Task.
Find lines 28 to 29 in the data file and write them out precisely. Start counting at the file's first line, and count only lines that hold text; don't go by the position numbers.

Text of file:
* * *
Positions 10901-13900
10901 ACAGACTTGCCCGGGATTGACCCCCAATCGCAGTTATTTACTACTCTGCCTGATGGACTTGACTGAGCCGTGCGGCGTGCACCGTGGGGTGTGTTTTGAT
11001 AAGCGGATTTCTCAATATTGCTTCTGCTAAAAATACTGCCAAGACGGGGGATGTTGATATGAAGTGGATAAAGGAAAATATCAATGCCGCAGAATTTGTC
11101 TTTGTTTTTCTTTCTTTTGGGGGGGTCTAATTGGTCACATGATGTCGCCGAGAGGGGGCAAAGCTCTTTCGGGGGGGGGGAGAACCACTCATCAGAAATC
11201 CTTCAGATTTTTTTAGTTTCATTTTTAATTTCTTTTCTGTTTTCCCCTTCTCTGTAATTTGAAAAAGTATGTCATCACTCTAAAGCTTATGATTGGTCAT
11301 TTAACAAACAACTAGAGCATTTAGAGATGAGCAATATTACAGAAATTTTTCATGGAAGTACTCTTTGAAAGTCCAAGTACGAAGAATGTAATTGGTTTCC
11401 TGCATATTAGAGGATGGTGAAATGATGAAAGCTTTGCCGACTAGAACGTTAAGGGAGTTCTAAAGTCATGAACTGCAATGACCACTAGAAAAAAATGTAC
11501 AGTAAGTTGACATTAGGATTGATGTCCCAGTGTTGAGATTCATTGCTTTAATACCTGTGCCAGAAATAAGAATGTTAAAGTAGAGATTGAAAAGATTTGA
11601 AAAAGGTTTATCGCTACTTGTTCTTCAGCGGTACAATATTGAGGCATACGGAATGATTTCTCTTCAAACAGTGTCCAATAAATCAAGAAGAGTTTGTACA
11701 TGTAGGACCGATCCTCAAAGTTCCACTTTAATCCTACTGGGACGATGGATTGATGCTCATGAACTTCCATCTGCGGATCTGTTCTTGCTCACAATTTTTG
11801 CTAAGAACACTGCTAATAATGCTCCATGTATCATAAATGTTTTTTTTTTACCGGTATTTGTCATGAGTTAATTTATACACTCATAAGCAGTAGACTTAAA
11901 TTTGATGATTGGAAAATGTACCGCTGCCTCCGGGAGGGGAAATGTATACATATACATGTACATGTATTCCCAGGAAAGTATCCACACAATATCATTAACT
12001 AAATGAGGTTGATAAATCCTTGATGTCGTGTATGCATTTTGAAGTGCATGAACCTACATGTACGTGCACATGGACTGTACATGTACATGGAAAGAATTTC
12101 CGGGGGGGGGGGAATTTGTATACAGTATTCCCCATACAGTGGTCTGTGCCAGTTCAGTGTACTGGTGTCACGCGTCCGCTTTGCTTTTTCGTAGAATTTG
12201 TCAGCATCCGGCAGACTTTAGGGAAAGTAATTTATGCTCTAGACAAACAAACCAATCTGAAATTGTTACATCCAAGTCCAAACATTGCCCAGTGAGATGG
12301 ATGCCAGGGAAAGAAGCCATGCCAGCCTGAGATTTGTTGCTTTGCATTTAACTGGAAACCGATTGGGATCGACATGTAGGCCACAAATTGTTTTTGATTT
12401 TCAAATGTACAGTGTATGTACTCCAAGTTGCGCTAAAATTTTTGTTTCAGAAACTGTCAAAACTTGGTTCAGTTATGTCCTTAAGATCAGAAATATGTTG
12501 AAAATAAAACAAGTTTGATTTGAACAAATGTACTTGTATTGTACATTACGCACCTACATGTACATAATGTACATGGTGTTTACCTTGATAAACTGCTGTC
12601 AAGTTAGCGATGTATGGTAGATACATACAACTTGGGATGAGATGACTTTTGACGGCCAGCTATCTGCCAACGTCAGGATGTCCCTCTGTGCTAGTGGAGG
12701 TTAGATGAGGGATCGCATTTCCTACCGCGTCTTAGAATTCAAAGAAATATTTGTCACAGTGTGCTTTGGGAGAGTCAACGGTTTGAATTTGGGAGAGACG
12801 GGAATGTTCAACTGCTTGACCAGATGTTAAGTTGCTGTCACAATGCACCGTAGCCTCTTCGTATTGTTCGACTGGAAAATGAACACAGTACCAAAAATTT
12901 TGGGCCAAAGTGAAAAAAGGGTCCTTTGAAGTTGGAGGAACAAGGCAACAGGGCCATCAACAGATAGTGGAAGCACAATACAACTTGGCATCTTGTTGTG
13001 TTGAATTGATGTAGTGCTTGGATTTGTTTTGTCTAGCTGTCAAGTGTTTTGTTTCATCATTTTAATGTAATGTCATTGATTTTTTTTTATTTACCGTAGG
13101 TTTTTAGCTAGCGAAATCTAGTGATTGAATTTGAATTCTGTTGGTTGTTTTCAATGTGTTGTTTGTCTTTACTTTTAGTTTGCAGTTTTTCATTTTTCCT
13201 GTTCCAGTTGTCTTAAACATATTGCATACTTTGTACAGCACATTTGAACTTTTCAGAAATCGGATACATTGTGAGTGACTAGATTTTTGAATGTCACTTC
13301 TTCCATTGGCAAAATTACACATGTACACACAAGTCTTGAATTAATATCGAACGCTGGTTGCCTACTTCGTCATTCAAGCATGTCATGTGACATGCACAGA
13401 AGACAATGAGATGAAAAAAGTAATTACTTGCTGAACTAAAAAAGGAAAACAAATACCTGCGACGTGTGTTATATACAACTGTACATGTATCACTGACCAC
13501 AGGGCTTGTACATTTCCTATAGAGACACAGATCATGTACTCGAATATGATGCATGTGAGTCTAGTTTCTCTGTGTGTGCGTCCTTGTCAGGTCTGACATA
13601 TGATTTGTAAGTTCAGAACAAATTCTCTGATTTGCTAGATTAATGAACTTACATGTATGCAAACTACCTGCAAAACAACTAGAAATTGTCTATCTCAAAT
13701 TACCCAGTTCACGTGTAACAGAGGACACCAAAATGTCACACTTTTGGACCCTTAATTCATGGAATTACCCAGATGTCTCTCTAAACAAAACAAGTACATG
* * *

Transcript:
13501 AGGGCTTGTACATTTCCTATAGAGACACAGATCATGTACTCGAATATGATGCATGTGAGTCTAGTTTCTCTGTGTGTGCGTCCTTGTCAGGTCTGACATA
13601 TGATTTGTAAGTTCAGAACAAATTCTCTGATTTGCTAGATTAATGAACTTACATGTATGCAAACTACCTGCAAAACAACTAGAAATTGTCTATCTCAAAT